Update: As a number of people in comments noted, the Committee has formally subpoenaed Cipollone.

113 replies
  1. Peterr says:

    I’ve been thinking that Cipollone may already have been interviewed by DOJ, especially with the recent seizure of Clark and Eastman’s phones. There is no way you are investigating them and you don’t talk to the WH Counsel.

    If so, I wonder if the DOJ told him “don’t talk about this, to protect our ongoing investigation” and he is therefore rebuffing the J6 committee.

    • Belyn says:

      I heard somewhere on the tube that he sat down for an informal interview. I don’t know what that involves.

      • eyesoars says:

        That sounds like the one thing that someone in his position would never do: talk to the DOJ or FBI (or the J6 committee under oath) without having all four corners of an agreement on potential criminal liability fully nailed down.

  2. Dave_MB says:

    Pat Cippolone should know that his obligation is to the office of the presidency and not the president who is the current occupant. There’s no way he could have stayed that long without a moderate amount of ‘loyalty’ to Trump.

    • timbo says:

      His ultimate legal obligation is to the Constitution, not the Office of President. Have to agree that he must have had to do and say a lot of awful things to stay in Twitler’s White House as long as he did…

  3. Drew says:

    Cipollone is a competent attorney and as such anticipates exposure, even if he will later argue that the exposing acts were justified & ok. I understood the “we” in his statements as corporate (almost Royal, in this case) referring to the administration as a whole and primarily to Trump. Their job was to protect the administration & particularly the boss.

    “it may have been too late for Cipollone to avoid all exposure to Trump’s corrupt actions.”

    I know you’re referring to the specific January 6 crimes of Trump, and criminal indictability, but NO ONE in the Trump administration was free of exposure and implication in Trump’s corrupt actions. Specifically in the case of Cipollone, his main resume item for his entire life is serving as the conduit for the Federalist Society taking over the courts. And while there’s a certain level of corruption in just doing their bidding, I’m specifically thinking of the entire Brett Kavanaugh confirmation process. Cipollone was responsible for vetting BK and when the terrible stuff came out, Cipollone was involved in the FBI non-investigation–there’s every reason to think that there was interference in the work of the FBI from “someone in the White House” i.e. Cipollone.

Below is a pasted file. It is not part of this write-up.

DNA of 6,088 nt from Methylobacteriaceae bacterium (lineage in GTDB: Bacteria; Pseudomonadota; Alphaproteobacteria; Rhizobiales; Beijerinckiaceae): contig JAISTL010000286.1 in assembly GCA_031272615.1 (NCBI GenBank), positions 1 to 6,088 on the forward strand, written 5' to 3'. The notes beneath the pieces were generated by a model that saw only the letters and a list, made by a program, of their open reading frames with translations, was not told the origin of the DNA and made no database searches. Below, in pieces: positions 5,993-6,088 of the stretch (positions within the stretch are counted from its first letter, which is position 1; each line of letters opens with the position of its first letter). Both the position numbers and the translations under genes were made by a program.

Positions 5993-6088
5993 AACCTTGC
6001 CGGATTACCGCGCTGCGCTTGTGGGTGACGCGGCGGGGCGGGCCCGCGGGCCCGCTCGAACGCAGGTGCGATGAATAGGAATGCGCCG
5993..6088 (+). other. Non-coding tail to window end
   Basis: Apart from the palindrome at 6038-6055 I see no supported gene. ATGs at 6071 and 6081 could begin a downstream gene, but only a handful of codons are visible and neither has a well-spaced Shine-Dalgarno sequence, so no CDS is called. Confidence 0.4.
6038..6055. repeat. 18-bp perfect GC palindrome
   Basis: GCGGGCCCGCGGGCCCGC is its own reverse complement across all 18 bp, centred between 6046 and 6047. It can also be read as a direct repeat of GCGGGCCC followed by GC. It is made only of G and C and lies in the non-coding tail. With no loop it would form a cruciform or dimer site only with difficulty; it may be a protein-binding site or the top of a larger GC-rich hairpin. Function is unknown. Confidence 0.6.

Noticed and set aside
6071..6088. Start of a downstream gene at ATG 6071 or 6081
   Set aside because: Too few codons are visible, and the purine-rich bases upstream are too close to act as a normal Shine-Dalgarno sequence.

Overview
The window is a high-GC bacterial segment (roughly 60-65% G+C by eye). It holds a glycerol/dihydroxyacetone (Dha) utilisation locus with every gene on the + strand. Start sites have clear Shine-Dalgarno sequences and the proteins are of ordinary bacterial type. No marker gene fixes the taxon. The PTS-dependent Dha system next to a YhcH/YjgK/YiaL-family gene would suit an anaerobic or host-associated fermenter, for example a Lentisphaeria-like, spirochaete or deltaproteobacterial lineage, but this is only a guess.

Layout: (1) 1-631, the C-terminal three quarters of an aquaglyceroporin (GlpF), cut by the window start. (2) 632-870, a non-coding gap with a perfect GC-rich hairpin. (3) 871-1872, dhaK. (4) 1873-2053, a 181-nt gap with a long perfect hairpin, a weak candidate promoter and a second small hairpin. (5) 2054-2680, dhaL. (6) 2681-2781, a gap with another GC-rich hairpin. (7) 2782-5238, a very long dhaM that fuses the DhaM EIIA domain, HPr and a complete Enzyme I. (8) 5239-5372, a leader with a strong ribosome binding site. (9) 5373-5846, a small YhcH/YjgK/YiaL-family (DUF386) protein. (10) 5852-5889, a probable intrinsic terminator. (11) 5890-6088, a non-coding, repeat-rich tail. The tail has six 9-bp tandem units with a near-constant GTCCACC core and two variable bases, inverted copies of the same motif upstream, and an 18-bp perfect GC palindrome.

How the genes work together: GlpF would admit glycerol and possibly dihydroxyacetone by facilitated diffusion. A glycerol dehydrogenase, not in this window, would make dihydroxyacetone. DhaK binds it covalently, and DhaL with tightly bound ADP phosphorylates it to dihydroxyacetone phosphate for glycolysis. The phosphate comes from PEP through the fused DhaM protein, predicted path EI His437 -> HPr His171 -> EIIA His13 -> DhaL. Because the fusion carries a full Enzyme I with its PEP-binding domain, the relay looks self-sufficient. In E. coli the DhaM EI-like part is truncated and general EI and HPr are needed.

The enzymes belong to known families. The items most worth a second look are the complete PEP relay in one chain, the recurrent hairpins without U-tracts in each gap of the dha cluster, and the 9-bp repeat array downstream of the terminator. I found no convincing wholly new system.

Trump insists on everyone around him doing some corrupt things so he can control them. It’s only people who didn’t really come to his attention that had any freedom from that. (Thus Donoghue was at several removes and ended up as Deputy AG because Barr couldn’t figure another way to get him out of EDNY where is non-corruption was a bigger problem–his presence in the administration was an accident). It takes a lot of courage for someone like Hutchinson to step out of that, even though her immersion in the corruption of Trumpworld was only on the edges.

    • rip says:

      “Cipollone, his main resume item for his entire life is serving as the conduit for the Federalist Society taking over the courts”.

      I just wanted to emphasize this statement. Fealty to some other organization rather than the oath to the US government.

  4. CD Wilsher says:

    “Even Bill Barr said that rewarding false testimony with a pardon would be obstruction. And Roger Stone, Mike Flynn, and Paul Manafort all delivered on that quid pro quo.”

    What’s funny is that George HW Bush pardoned Cap Weinberger so that Weinberger wouldn’t implicate him in Iran /Contra, and the AG at the time was (checks notes) Bill Barr.

    • Peterr says:

      That’s why Trump brought in Bill Barr to be AG, and why Trump threw his lunch at the wall when Barr didn’t help him out the same way.

  5. Doctor My Eyes says:

    It seems reasonable to think Cippolone was already aware of being in dangerous legal territory which he had assumed would remain low-key and of too little interest to prosecute. That seems a reasonable context for his remarks to Hutchinson about not letting Trump go to the Capitol. He was likely less concerned with committing criminal acts than with being caught committing criminal acts.